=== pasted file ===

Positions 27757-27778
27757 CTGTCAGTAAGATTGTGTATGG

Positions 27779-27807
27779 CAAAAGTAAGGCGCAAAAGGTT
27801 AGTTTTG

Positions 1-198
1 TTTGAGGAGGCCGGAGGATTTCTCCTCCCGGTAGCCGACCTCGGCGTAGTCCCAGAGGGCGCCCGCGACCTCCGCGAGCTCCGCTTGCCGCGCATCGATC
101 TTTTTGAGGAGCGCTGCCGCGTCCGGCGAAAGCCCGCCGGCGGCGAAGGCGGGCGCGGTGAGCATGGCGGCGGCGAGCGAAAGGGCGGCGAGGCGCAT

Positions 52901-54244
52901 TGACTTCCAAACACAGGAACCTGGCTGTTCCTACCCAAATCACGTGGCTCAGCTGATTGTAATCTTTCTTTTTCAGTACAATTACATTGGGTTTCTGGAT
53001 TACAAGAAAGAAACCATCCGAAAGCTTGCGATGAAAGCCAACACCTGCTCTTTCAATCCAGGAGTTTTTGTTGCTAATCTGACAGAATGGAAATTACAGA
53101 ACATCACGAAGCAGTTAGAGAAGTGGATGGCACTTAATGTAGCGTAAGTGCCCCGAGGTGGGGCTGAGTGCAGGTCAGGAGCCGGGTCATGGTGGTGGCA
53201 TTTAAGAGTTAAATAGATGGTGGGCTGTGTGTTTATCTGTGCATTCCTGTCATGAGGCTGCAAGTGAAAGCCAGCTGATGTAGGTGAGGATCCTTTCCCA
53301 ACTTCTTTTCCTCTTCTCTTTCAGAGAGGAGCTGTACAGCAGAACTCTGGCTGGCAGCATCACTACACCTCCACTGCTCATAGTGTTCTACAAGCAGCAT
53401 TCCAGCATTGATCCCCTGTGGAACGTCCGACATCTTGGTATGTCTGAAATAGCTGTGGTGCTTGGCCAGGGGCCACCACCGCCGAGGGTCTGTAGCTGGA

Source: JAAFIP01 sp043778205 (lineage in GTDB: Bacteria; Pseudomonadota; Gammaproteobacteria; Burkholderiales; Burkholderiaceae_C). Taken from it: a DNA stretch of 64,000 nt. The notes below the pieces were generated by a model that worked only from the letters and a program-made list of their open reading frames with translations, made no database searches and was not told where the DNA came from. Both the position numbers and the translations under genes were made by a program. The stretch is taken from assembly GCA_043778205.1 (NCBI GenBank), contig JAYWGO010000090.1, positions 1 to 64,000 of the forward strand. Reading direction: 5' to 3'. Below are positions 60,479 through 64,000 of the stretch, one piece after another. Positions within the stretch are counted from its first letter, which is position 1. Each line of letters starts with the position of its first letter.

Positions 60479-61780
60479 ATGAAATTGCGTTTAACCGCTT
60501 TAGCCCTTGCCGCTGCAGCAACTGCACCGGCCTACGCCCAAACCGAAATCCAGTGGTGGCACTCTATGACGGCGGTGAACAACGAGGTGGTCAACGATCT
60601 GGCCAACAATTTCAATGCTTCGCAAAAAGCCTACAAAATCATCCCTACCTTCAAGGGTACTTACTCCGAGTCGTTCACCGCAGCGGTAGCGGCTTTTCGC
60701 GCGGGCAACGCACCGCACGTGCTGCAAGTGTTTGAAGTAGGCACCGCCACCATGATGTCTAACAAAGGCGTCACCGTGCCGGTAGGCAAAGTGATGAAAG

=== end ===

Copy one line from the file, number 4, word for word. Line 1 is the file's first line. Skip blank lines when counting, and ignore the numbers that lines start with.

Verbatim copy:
27779 CAAAAGTAAGGCGCAAAAGGTT